More thoughts from April 23

Does matter has the capacity to transcend itself?  (See Ask the Beasts, p. 175f)

Barry Turner comments,

It seems to me also, as John Horsley has said, that (in chapter 6) Johnson leaves unsaid how God acts in the world, at least in comparison to the other theologies that she critiques. Johnson says that the important characteristics of the Thomistic approach of Primary/Secondary forms of causality preserve us from making God just one more cog in the process of the natural causes of the world.

So, saying that God acts in the world even through non-interventionist ways such as quantum reality, random in-determinants, and chance takes away the integrity of the natural order – and also of the divine order. But it seems that the effect of that leaves us in the two-domain approach, science and theology are about two different realities, which seems to take us back to a dualism that was our hope to overcome at the beginning.

I think Johnson moves beyond this dilemma by introducing Carl Rahner’s idea that matter has a property of “self-transcendence” by the indwelling presence of the Holy Spirit, which is a theology of “Panentheism.” (see Ask the Beasts, p. 175f)

So, more than just making a metaphysical/theological statement that God is in the world, (which can’t be verified empirically), what Rahner is saying here is a major implication of this view.

In the long process of evolution and the increasing diversification and complexity of matter, we see it moving toward Spirit. In the process of evolution something genuinely new comes into being that is not just a product of causal forces out of the past.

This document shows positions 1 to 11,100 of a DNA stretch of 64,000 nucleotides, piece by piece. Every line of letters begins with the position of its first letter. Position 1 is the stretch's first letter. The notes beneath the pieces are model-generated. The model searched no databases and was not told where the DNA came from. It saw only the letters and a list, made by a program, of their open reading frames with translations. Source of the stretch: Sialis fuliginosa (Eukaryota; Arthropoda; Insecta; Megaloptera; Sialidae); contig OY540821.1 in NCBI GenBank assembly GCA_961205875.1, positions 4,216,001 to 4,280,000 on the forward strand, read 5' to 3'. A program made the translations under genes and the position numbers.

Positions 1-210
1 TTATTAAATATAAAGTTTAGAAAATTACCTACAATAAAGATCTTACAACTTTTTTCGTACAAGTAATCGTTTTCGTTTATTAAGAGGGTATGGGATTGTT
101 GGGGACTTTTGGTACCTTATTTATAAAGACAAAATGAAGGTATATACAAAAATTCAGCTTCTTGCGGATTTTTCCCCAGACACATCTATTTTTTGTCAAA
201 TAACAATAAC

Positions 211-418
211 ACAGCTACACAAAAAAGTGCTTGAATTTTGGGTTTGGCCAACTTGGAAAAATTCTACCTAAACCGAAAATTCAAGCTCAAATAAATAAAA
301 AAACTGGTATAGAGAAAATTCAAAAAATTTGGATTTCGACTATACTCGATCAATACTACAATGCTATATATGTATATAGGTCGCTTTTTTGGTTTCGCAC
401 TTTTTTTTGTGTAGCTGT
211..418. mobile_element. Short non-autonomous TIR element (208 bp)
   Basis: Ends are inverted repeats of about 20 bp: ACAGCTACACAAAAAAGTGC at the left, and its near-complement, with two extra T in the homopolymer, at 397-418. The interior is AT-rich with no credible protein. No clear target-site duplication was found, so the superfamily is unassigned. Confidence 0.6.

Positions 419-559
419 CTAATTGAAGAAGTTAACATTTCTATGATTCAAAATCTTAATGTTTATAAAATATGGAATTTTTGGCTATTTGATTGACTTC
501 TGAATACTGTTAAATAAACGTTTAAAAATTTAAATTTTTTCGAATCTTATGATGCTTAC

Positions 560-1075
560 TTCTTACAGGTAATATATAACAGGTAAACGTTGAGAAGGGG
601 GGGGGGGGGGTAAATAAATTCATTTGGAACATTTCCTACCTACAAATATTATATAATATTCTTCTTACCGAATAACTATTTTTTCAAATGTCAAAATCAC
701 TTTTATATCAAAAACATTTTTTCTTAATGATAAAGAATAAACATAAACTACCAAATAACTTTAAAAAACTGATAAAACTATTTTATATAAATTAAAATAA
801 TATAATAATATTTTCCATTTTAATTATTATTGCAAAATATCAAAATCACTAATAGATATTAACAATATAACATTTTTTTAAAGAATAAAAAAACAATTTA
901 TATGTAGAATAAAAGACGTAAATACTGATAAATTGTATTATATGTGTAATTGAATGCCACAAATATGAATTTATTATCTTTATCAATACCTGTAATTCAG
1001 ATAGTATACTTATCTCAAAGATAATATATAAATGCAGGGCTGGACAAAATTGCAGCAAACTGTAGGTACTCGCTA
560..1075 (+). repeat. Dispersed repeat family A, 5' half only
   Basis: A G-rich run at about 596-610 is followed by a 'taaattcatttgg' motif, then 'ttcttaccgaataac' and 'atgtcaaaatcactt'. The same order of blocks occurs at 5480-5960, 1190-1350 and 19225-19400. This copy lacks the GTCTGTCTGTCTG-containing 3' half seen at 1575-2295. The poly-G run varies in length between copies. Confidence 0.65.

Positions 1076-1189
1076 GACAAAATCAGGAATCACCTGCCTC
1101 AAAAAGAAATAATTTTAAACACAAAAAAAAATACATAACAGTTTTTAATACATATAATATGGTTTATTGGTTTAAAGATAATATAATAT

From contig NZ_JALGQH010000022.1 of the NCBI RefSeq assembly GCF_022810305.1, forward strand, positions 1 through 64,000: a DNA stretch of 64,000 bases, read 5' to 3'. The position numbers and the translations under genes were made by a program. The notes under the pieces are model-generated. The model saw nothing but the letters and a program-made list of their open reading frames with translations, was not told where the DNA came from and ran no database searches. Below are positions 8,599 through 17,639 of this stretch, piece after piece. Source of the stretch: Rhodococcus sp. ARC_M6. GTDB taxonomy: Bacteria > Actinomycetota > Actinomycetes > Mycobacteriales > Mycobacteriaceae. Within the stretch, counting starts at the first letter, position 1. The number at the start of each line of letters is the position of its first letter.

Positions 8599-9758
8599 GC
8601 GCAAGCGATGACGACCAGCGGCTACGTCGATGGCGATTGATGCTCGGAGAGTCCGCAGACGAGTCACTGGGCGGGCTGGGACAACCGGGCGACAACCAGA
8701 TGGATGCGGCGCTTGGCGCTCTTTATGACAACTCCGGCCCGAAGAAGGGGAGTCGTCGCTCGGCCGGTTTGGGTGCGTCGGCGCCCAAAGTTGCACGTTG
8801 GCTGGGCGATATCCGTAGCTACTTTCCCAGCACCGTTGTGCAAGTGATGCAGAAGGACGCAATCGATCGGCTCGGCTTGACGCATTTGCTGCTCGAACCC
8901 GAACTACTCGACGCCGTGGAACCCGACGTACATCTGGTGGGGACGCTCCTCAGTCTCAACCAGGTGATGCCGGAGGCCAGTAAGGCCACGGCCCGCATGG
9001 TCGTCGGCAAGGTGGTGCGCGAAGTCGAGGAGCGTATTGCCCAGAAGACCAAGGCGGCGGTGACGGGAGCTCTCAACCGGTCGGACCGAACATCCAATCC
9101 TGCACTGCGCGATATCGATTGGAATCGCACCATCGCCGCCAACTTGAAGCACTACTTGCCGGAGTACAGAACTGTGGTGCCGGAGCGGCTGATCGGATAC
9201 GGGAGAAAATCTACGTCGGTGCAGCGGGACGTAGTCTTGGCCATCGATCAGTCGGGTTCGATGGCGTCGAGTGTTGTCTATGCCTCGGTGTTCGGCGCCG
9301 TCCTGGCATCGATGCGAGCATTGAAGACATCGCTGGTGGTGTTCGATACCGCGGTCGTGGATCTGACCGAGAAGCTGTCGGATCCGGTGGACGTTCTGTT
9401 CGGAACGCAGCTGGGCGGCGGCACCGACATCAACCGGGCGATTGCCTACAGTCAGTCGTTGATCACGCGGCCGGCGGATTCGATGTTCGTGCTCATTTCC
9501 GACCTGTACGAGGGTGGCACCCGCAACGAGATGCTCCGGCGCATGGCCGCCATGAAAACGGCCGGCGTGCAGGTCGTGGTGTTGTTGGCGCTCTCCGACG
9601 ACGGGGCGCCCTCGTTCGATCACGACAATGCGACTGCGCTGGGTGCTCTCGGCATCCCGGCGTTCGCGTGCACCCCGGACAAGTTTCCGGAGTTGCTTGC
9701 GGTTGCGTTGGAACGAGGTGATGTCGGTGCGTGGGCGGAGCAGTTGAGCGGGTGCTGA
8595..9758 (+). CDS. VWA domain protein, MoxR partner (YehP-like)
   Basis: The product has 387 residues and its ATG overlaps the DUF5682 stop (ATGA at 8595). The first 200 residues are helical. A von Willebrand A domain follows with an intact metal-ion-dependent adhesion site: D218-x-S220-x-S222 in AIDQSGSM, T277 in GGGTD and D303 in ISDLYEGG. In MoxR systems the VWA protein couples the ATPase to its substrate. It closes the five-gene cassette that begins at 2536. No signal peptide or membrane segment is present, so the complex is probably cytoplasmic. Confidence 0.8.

This is a way to understand what Johnson calls, “deep Incarnation” in chapter 7. Of course trying to verify this by empirical means is not possible. But looking back at the long story of the coming-to-be of the universe as it is today, this would be seem to be a quite helpful way to address the mystery that evades our understandings.

I wrote a paper some years back that refers to these subjects in many sources including the work of the contemporary Denis Edwards, The God of Evolution.  (Johnson also refers to Edwards’ thought in Ask the Beasts.)  Edwards develops a Trinitarian framework for discussing these issues. Here is an excerpt from the paper:

Edwards has a different understanding of basic metaphysics (what has always been there).  Edwards says it is “being in relation,” in contrast with simply “being as becoming.”

The difference is a more definite sense of purpose or meaning as “being in relation” assumes another reality beyond itself. For Edwards the arrival of the radically new emergence of self-conscious spiritual beings is beyond philosophical explanation. We must find explanation at the level of theology with the proviso that this need not contradict natural processes. To give a theological accounting for God’s ongoing creative role in the evolution of life he draws on the suggestion of Karl Rahner, of the “active self-transcendence” inherent in nature.

God is interiorly present to evolving creatures, not simply enabling them to exist in a static way, but enabling them to transcend what they already are…The power of self transcendence comes from within the creature, but it is a power that finally comes not from the creature, but from the ongoing creative activity of God…human beings [are] the self transcendence of matter into self-consciousness before God.

To this idea Edwards links the theology of Basil the Great of the Spirit as the Life-Giver. The process of self-transcendence can be seen as the work of the Holy Spirit in whom the triune God is immanent in all things.

Where Haught sees the source of all novelty in creation as the Power of the Future, Edwards describes it in a trinitarian framework as the Holy Spirit that goes forth to bring all creation into relationship with the divine life….  The Spirit is the ecstatic one, who in the divine choice to create goes beyond the divine communion to what is not divine, and brings what is not divine into relation with the divine Persons. The Spirit as the excess, the ecstasy of divine love, brings creation into relationship with the divine life. It is this ongoing relationship that enables creatures to exist and become.

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